Mistakes to Avoid When Starting a Career in Data Science
There are many reasons why a career in data science is attractive. For one, it’s an industry with high salaries, even when compared to other salaries in tech. It also provides plenty of opportunities to advance and to get into executive roles, if that’s your cup of tea. Most importantly, it is an exciting field that almost never devolves into “working in the mines.”
The shortage of data science talent is dramatic, but there are still a few mistakes you can make getting your foot in the door. These are the types of mistakes that can slow down your initial career progress, so we’re going to cover them in this article to help you make sure you’ll avoid them.
Underestimating Formal Education
One of the most noticeable effects of the chronic shortage of talent in tech is the practice of hiring people with little or no formal education, especially for junior roles. With some serious commitment, someone with no computer science education can learn the basics of one or two web development languages in six months and, more likely than not, they’ll be able to land an entry-level job.
Things are different with data science. According to a Burning Glass report, more than 40% of data science job ads require a master’s degree or higher. The good news is that more and more colleges with data science programs offer online courses, making them more available.
In addition to these, Flatiron School, General Assembly, and BrainStation all offer online bootcamps focused on data science. (Keep in mind that some of these also require certain knowledge of statistics and applied mathematics.)
Of course, you can still choose to go self-taught. You might make it, but it will be more difficult.
Neglecting Practical Work
Formal education is more important in data science than in most other tech fields, but that still doesn’t mean you can neglect practical work. There are different things you might do to build your data science portfolio, even before your first actual job or gig.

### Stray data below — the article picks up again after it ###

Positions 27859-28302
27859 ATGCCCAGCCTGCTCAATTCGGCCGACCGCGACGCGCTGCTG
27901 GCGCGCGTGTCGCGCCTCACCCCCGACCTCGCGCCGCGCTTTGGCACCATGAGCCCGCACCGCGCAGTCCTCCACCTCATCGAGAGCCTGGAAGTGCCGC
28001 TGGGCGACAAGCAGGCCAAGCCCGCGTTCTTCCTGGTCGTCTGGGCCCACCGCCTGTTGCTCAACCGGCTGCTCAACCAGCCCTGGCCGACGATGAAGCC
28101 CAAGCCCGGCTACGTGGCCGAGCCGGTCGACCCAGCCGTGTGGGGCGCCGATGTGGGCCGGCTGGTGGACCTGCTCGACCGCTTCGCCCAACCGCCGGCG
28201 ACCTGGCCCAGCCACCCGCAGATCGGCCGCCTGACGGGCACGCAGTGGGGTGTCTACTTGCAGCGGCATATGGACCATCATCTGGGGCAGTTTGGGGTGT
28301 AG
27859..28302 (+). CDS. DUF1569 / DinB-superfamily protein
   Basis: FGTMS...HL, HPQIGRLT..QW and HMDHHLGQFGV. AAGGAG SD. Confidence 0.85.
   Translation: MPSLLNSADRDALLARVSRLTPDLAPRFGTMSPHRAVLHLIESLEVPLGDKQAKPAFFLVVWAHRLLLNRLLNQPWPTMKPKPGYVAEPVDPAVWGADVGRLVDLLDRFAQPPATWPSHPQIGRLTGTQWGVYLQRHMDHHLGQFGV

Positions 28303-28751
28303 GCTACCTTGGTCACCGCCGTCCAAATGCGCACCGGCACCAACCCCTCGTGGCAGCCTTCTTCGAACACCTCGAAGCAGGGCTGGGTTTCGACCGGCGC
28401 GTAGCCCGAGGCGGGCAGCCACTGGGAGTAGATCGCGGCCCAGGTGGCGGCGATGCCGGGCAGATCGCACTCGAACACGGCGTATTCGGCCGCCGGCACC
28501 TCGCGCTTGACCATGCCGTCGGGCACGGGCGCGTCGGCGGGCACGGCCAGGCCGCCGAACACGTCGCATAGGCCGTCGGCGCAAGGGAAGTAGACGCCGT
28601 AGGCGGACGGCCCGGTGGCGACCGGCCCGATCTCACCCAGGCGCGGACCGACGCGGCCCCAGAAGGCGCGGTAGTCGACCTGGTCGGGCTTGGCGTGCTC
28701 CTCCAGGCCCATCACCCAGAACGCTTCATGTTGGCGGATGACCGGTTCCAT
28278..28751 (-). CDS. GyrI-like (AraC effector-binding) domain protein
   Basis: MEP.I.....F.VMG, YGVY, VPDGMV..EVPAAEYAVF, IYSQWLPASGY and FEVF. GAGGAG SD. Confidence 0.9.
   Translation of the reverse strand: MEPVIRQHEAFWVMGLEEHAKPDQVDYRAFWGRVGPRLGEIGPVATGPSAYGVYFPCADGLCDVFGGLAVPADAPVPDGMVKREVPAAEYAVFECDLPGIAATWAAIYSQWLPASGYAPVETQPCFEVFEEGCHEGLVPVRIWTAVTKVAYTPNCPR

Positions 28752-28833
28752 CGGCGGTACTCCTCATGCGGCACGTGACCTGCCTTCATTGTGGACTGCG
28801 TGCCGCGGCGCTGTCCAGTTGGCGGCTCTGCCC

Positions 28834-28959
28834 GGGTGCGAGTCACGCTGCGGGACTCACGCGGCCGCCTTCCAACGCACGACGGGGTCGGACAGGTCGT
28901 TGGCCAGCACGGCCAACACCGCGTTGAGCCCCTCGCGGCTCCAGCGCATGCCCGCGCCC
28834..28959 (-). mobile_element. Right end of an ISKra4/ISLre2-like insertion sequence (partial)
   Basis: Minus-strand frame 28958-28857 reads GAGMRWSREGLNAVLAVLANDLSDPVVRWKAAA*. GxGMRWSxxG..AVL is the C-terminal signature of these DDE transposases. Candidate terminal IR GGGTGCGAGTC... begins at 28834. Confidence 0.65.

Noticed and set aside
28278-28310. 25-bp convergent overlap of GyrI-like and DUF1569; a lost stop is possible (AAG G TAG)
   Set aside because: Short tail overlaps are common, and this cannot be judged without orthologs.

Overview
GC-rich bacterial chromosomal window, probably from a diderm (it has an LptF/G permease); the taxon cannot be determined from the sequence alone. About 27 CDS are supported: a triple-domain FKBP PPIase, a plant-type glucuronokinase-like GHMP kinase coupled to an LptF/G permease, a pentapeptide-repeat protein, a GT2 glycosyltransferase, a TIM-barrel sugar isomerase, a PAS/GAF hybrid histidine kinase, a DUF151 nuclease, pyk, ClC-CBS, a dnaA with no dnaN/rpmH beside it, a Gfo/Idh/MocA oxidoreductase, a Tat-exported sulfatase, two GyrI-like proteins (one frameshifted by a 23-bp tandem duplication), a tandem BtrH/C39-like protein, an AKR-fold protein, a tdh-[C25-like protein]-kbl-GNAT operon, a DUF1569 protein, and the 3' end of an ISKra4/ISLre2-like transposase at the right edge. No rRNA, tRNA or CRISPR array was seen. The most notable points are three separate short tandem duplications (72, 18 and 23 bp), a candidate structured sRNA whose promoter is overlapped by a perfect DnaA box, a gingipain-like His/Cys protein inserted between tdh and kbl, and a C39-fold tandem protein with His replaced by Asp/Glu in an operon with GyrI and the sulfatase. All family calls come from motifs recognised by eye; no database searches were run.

Personal projects can be a great way not only to put your skills to use but also to show off your thinking and approach to data problems. The good news is that there is no shortage of free datasets out there. It’s really up to your imagination and interests as to how you can put them to good use.
GitHub, StackOverflow, and Kaggle are just some of the platforms where you can showcase your projects. Getting involved in discussions can also be a great way to show what you know.
This article from freeCodeCamp is a great guide that you can check to find more ideas to build your data science portfolio.
If you can afford it, you can also look for internships – paid would be perfect, but sometimes unpaid will have to do. Either way, internships will provide you with an opportunity to learn from people who have been in the industry longer than you and to really test yourself.
Lack of Focus
I don’t mean the go-getter, let’s-do-it kind of focus. I’m talking about the need to find your niche in the (let’s face it) complex field that is data science.
For one, not all data science jobs are the same. The skills you will need for the different jobs will vary, as will your career path. For example, are you gunning for a data analyst career? Perhaps you want to be a data engineer? Perhaps you’re looking for a career in machine learning?
The best thing to do is to research these (and many other) jobs in the field. Find your focus. The most in-demand skills will mostly stay the same (at least the core ones) but the emphasis may shift depending on the job you have in mind.
It’s almost as important to think long and hard about the different industries that hire data scientists.
For example, a data scientist in retail and a data scientist in healthcare will find themselves in quite different environments with different requirements. According to Sunichal Dev, a data scientist from Noodle, domain and industry knowledge can be just as important as technical skills. Once again, you might want to focus your efforts.
this article has been retrieved from https://insidebigdata.com/2021/03/13/mistakes-to-avoid-when-starting-a-career-in-data-science/